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Nepal: Impunity Reigns, Fueling New Rights Violations

16 Years Since Conflict Ended, No Accountability for Wartime or Ongoing Abuses

Youth protest against rising rape cases and domestic violence, Kathmandu, Nepal, May 21, 2022. © 2022 Abhishek Maharjan/Sipa USA via AP Images

(Jakarta) – The Nepali government has yet to pursue justice for conflict-era rights abuses or continuing abuses by security forces, Human Rights Watch said today in its World Report 2023.

The government has not investigated cases of torture, enforced disappearance, or extrajudicial killing; has blocked conflict-related cases from proceeding in the regular courts; and has failed to credibly investigate or prosecute continuing allegations of abuse by the security forces. Women and members of marginalized communities, including Dalits, are disproportionately the victims of rights violations, and also find it hardest to seek redress.

“Lack of justice for conflict-era violations has contributed to a general state of impunity in post-conflict Nepal, undermining respect for human rights and governance across the board,” said Meenakshi Ganguly, South Asia director at Human Rights Watch. “The newly elected government should amend the transitional justice bill to address its shortcomings, bring it back to parliament, and finally move forward with delivering truth, reparations, justice, and guarantees that the abuse will not recur.”

In the 712-page World Report 2023, its 33rd edition, Human Rights Watch reviews human rights practices in close to 100 countries. In her introductory essay, acting Executive Director Tirana Hassan says that in a world in which power has shifted, it is no longer possible to rely on a small group of mostly Global North governments to defend human rights. The world’s mobilization around Russia’s war in Ukraine reminds us of the extraordinary potential when governments realize their human rights obligations on a global scale. The responsibility is on individual countries, big and small, to apply a human rights framework to their policies, and then work together to protect and promote human rights. 

A new transitional justice bill, to address abuses committed during Nepal’s 1996-2006 civil war, was presented to parliament in August 2022. It raised some hopes among victims and families who have waited over 16 years for justice, but it had significant flaws. These include wording that makes it possible to grant an amnesty for certain gross violations of human rights, crimes against humanity, and war crimes. In addition, verdicts from a new special court would not be subject to judicial appeal, in violation of international fair trial guarantees. The bill was neither amended nor brought to a vote before parliament was dissolved ahead of November elections.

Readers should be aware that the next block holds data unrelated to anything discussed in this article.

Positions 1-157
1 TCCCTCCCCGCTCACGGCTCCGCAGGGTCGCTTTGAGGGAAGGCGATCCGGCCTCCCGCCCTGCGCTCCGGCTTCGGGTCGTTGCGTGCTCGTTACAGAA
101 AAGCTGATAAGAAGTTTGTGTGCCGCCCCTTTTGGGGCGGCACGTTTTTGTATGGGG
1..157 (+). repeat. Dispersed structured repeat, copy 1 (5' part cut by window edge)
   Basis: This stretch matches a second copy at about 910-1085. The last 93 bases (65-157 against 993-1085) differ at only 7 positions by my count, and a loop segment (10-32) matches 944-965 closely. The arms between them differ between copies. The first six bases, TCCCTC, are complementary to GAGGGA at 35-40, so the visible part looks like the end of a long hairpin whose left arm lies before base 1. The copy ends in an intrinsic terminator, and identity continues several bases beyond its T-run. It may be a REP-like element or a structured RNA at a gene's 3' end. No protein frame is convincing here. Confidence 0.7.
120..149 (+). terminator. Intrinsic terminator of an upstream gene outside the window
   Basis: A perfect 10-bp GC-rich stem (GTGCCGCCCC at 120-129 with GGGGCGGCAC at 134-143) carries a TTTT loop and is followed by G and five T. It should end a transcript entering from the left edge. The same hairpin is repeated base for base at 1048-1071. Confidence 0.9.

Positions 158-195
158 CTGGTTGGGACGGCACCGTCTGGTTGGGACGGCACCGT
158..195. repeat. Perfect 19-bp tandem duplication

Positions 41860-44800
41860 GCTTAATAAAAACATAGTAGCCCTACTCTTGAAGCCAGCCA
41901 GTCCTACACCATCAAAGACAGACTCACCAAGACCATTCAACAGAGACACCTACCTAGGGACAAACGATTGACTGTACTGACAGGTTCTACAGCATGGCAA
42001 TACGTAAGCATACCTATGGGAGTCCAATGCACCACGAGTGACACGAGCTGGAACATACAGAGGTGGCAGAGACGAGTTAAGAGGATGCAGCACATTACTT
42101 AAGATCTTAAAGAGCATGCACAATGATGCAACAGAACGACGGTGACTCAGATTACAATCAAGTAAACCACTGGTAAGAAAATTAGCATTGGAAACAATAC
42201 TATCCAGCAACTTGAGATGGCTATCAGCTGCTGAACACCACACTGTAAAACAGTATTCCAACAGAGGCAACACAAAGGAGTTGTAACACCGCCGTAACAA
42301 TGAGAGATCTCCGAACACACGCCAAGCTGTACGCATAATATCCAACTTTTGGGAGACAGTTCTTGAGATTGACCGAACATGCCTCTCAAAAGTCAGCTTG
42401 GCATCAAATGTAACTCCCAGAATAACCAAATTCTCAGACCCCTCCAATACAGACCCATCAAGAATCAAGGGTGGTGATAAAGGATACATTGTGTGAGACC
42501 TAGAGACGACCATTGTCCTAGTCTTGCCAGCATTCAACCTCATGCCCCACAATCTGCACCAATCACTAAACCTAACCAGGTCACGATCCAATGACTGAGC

The continuing impunity for conflict-era violations is matched by impunity for ongoing abuses by law enforcement and security forces. Deaths caused by the use of excessive or unnecessary force while policing protests, as well as deaths in custody allegedly as a result of torture, are rarely if ever credibly investigated.

On May 18, a 20-year-old Dalit man, Sundar Harijan, died in Rolpa jail in suspicious circumstances while serving another person’s sentence in an apparent case of corruption by prison officials. On June 6, police killed an 18-year-old woman, Nabina Tharu, in Bardiya district, when they opened fire on protesters who were blocking a road using live ammunition.

A series of high-profile rape allegations led to repeated protests and calls to address widespread sexual violence in Nepal. Official statistics show that the number of recorded rapes has risen in recent years. A statute of limitations was extended from one year to two (or three years if the victim is a child), but the limitation remains an obstacle to justice. Victims of conflict-related sexual violence are among those affected.

The rate of child labor increased as a result of the Covid-10 pandemic, and UNICEF found that one in five families struggles to feed their children. These problems could be eased if the government fulfilled a commitment to extend the Child Grant social protection program to all districts.

Parliament passed a new citizenship act, but President Bidya Bhandari refused to sign it. If it becomes the law, the act could provide citizenship documents to thousands of people who were excluded under the previous law. However, it still contains provisions that discriminate against women, making it harder for them than for Nepali men to pass Nepali citizenship to their children, leaving millions of people effectively stateless.

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